13 Other CA Considerations CA Systems should recognize and reward sustained good performance in the marketplace. – –Brand Building benefits all stakeholders WTO Member Countries should benchmark product and Brand experiences among themselves before establishing unique requirements for market access. – –Standards & Regulations – –Regulated Product listings – –Risk Management – –Market Sanctions

14 Factors to consider in implementing an effective Conformity Assessment process : The perceived risks associated with non-conformity to specifications. Practical means of evaluating characteristics of interest The scale and type of production operation or in the case of a service, the method of delivery The Product Support, Warranties and Complaint Resolution available to consumers and end users The Cost Impact of decisions on Consumers (and all potential market suppliers) The effectiveness of marketplace mechanisms to remove non-conforming products from the market The effectiveness of penalties for placing non-conforming products in the market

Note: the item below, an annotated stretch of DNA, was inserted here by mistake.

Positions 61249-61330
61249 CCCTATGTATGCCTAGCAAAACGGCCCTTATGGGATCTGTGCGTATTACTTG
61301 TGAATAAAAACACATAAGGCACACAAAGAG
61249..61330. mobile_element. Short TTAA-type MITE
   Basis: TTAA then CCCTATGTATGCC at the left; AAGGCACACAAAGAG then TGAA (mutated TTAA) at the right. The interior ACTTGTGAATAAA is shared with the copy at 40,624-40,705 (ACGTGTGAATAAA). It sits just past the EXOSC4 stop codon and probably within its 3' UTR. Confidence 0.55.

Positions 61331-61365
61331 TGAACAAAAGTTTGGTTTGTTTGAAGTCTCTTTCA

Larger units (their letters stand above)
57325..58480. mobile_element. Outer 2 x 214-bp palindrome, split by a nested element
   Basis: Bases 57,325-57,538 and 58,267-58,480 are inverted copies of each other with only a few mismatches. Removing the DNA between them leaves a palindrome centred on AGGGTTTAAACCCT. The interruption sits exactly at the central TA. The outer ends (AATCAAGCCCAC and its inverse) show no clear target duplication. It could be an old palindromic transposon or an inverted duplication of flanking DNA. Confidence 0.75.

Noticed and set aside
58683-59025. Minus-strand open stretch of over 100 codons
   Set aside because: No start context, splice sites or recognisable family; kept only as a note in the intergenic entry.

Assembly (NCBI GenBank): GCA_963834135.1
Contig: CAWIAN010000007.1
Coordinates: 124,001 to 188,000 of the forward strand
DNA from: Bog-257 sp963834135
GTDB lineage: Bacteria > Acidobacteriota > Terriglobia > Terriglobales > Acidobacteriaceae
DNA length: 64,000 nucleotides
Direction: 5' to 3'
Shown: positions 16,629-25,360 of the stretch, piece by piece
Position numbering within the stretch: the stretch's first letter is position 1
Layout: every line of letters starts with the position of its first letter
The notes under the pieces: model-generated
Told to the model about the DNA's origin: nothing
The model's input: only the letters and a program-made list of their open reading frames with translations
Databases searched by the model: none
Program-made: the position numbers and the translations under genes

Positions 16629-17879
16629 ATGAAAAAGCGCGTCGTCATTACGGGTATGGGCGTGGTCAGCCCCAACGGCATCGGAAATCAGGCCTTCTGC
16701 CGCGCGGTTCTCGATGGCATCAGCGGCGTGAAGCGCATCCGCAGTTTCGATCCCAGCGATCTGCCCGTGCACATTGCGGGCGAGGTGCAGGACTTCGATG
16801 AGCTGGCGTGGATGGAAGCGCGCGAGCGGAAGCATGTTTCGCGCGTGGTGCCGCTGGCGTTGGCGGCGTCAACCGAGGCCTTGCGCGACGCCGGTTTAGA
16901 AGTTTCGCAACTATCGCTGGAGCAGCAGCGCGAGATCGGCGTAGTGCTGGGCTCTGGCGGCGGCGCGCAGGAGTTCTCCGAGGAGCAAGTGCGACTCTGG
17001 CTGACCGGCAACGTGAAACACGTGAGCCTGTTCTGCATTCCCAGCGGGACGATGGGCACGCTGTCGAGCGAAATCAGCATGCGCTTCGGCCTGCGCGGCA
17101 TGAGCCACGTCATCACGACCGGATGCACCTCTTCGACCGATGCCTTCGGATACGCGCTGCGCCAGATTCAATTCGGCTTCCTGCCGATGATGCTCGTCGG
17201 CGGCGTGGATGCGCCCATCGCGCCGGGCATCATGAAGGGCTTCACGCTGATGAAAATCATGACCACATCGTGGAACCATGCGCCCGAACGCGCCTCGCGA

15 WTO TBT Committee Challenges 1. 1.Harmonization of Standards and Regulations to eliminate unjustified and unnecessary unique requirements 2. 2.Elimination of Redundant and unnecessary Inspection and Testing Requirements 3. 3.Harmonization of Product Risk Assessments and Regulated Product Lists among members 4. 4.Guidelines for member-states on setting up effective and non-discriminatory CA programs

16 The Benefits of Meeting the Challenges… For your citizens: – –Greater product availability – –More choice – –More confidence – –Lower cost of goods and services For the Economy: – –More Trade – –Faster Growth – –More Capital Investment For All Manufacturers: – –Faster Time to Market – –Lower Cost – –More Effective Competition – –More Investment Opportunity

17 Thank You Questions or Discussion?